HITS Daily Double
MTV’s multi-platform strategy for its Video Music Awards paid dividends with the station’s Overdrive broadband seeing its highest traffic ever with 3.9 million streams, up more than 200% over last year.


Bobby D’s Times Is Now, Wahlberg’s Still Invincible, VMA Ratings, Shawn Fanning’s Back, Viacom Enters BMG Fray and So On
The summer’s gone… and so are Tom Freston and the Crocodile Hunter. Crikey… vacation’s over, school’s back in session and we’re ready to count down the shopping days until the holidays. Are you ready for some football? Is the treadmill the new launching pad? Is MySpace the new Tower? Are Jessica Simpson and John Mayer (Johnsica?) the new Brangelina? For the answer to these and other burning issues, see below.

Thanks to a #1 standing at iTunes and his album flying off Starbucks shelves faster than caramel frappuccinos, Bob Dylan’s critically acclaimed Modern Times (Columbia) will easily top today’s HITS album chart, with a total that could approach 200k. Bad Boy/Atlantic’s Danity Kane and RCA diva Christina Aguilera compete for the #2 slot with a total of around 115-120k, with T.I. protégé Young Dro’s Grand Hustle/Atlantic debut battling it out with Jessica Simpson’s debut for Epic, A Public Affair, both making Top 5 bows in the 95-100k range. Columbia’s Beyonce and Epic/Interscope’s Audioslave head today’s release schedule.

Mark Wahlberg’s Invincible topped the movie box office for the second week in a row, pulling in $15.2 million for a two-week total of $37.8m. Lionsgate’s action film Crank ($13 million) and Neil LaBute’s WB remake of the 1973 horror film The Wicker Man, starring Nicolas Cage ($11.7m) debuted next, despite (or maybe because of) both not being shown to critics in time for Friday reviews. The big story were a couple of sleepers, Fox Searchlight’s cult comedy hit Little Miss Sunshine ($9.7m) and Yari Film Group’s The Illusionist ($8m), which both cracked the Top 5 after opening wide, thanks to good word-of-mouth. The top 12 movies took in $98.7 million over the traditionally slow Labor Day weekend, up slightly from the same weekend last year.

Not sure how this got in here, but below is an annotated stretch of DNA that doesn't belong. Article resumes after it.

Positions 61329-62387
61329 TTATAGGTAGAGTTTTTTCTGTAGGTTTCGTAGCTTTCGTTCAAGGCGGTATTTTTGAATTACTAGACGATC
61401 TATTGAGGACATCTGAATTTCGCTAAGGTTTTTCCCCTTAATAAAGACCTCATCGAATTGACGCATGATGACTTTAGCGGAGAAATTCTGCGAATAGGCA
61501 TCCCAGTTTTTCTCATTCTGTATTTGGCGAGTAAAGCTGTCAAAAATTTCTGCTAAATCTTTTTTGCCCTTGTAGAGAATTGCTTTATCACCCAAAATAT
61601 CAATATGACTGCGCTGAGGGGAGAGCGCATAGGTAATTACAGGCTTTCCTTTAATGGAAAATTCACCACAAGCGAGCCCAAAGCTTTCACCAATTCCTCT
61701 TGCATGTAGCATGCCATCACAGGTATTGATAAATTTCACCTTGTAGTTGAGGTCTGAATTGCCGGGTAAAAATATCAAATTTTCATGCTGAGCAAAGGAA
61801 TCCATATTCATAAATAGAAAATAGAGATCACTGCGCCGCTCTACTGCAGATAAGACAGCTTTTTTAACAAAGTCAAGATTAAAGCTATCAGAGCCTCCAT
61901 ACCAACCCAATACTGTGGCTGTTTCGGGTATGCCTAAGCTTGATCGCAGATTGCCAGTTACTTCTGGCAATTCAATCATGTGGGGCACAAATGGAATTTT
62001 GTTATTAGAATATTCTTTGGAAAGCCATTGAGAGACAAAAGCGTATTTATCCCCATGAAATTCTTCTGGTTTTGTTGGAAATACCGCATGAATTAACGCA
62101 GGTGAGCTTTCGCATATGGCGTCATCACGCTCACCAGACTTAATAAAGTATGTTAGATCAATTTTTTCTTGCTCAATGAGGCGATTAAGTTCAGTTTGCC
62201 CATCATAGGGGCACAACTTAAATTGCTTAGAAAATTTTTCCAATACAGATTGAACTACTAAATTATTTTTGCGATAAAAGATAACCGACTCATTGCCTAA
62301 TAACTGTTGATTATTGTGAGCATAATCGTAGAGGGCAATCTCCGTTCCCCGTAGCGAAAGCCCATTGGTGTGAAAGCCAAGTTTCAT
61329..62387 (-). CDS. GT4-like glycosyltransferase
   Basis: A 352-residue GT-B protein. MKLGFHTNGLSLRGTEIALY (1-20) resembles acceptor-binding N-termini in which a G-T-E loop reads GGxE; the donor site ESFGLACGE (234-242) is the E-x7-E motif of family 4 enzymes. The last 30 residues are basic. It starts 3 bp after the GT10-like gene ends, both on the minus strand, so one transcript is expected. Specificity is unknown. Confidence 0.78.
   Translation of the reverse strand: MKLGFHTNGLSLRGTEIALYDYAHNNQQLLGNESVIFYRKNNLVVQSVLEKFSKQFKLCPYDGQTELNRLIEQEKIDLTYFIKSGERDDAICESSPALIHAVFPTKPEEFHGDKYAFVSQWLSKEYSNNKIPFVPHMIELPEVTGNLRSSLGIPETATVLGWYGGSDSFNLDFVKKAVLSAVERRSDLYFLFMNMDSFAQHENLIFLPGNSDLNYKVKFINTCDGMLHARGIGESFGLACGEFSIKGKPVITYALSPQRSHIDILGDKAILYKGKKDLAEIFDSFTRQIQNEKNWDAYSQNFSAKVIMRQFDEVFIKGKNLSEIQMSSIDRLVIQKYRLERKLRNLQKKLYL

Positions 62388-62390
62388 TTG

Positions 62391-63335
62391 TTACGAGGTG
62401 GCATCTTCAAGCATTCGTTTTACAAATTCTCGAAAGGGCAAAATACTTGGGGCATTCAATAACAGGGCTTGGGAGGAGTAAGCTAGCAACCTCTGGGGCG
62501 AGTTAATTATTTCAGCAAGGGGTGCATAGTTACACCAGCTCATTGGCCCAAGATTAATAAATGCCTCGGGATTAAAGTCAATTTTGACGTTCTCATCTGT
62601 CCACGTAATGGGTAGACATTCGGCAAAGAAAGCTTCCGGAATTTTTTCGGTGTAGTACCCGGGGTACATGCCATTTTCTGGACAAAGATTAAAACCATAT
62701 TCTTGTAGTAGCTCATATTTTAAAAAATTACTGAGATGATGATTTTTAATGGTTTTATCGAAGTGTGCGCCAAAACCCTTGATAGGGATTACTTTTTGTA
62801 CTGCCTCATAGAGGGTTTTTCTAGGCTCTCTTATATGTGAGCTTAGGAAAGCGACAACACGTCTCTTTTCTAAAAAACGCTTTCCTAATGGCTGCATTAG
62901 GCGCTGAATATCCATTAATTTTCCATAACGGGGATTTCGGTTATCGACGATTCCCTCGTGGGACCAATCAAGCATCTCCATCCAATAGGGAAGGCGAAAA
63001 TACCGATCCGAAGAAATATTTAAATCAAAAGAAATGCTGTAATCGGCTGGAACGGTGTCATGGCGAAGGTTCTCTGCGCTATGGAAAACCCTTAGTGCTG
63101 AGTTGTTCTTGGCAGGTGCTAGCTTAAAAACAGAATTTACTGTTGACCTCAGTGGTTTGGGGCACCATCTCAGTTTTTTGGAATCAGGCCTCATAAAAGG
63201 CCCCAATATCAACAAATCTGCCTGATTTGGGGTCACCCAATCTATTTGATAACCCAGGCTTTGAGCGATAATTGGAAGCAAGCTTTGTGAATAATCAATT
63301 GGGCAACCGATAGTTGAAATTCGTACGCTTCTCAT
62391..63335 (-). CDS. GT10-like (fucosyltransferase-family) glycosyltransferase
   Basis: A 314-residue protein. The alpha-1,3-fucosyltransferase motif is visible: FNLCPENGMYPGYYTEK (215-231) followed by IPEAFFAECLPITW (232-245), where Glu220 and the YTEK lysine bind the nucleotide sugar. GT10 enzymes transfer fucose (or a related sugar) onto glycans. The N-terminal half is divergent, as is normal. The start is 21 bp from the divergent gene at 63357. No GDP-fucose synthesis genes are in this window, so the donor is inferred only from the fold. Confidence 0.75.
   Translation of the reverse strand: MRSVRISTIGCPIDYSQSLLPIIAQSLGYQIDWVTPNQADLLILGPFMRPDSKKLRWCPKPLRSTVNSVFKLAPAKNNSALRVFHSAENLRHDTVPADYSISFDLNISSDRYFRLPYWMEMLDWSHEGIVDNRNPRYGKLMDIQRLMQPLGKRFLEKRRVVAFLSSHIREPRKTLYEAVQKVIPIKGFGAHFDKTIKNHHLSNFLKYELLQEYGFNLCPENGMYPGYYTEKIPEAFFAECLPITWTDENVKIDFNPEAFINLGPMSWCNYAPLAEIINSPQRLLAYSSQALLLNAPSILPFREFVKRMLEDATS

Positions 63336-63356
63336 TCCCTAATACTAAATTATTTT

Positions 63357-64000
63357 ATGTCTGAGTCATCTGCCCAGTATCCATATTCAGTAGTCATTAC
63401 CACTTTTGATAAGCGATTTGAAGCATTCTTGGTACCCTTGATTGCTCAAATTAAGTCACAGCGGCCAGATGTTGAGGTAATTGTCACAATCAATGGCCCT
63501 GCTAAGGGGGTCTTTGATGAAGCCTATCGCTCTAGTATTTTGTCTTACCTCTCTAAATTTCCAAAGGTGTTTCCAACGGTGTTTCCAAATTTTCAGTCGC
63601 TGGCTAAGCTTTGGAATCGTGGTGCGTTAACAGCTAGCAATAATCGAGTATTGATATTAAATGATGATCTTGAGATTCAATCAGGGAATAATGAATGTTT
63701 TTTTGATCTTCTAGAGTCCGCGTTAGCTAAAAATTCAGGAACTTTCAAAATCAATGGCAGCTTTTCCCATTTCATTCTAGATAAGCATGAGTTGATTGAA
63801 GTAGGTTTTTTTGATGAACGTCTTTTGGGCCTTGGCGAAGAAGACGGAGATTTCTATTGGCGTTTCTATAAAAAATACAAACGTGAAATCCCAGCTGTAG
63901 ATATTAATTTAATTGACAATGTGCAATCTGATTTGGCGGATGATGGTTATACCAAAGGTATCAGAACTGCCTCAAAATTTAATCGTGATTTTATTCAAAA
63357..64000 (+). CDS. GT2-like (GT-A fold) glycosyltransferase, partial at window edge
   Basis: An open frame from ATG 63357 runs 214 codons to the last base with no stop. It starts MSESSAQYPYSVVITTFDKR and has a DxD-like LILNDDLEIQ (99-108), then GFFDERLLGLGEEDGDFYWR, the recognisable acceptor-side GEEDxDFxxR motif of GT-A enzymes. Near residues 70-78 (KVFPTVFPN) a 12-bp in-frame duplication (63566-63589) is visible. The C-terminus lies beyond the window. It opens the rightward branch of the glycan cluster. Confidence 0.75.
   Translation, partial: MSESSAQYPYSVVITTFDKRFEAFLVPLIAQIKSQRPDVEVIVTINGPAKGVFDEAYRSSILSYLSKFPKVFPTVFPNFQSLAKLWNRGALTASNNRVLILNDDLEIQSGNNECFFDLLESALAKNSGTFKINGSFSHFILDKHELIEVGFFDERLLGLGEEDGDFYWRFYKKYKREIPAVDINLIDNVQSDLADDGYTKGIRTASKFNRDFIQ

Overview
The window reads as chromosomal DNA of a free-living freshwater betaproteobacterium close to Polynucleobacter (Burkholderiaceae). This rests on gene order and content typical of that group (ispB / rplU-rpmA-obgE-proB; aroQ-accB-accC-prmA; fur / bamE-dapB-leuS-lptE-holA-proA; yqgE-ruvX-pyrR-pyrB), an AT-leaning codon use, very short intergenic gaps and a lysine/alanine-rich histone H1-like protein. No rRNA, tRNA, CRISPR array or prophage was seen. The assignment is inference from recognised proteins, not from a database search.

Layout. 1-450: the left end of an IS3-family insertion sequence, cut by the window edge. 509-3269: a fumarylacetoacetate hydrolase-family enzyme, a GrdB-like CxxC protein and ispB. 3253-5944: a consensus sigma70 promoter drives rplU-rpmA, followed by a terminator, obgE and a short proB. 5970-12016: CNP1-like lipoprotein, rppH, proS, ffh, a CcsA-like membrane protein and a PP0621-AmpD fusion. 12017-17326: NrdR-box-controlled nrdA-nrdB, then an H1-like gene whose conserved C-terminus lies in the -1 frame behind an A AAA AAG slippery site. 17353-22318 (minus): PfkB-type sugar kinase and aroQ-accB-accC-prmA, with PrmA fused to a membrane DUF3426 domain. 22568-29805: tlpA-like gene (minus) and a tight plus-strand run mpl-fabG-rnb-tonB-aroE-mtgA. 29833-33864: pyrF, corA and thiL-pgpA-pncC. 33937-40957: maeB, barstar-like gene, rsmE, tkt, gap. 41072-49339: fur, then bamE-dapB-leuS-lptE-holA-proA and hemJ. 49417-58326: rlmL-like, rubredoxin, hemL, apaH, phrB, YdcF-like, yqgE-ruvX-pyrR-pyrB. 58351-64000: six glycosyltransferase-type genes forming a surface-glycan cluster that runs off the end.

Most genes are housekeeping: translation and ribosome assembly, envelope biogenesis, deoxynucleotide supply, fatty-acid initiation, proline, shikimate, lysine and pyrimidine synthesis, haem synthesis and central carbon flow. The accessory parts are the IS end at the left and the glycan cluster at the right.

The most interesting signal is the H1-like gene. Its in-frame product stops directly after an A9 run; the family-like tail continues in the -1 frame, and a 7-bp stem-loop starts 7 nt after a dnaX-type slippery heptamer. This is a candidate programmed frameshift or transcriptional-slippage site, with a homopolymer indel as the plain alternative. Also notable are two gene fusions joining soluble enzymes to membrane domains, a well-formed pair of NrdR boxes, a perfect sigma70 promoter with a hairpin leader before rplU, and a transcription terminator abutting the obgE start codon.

MTV’s multi-platform strategy for its Video Music Awards paid dividends with the station’s Overdrive broadband seeing its highest traffic ever with 3.9 million streams, up more than 200% over last year. The show pulled in an average of 5.77 million total viewers over its three-hour telecast, down 28% from the 8 million viewers last year, according to preliminary data, which is still five times what the net has averaged in primetime this summer. The show averaged a 5.21 share with MTV's target audience of viewers 12-34.

Both the L.A. Times and N.Y. Times reported on something that our own Wheels & Deals editor Rodel Delfin told you about weeks ago, as MySpace has entered the retail fray, thanks to Napster founder Shawn Fanning’s Snocap technology, which allows anyone to sell online downloads. When the online store opens this fall, it will allow bands and labels of any size to sell songs for whatever price they want. The MySpace store will sell music in the MP3 format, however, which means they can be played on the Apple iPod, though without copy protection. For each track it sells, MySpace will charge a band or label a fixed fee of around 45 cents, which it will share with Snocap. Among the major labels, EMI is reportedly in talks with MySpace to participate in the program.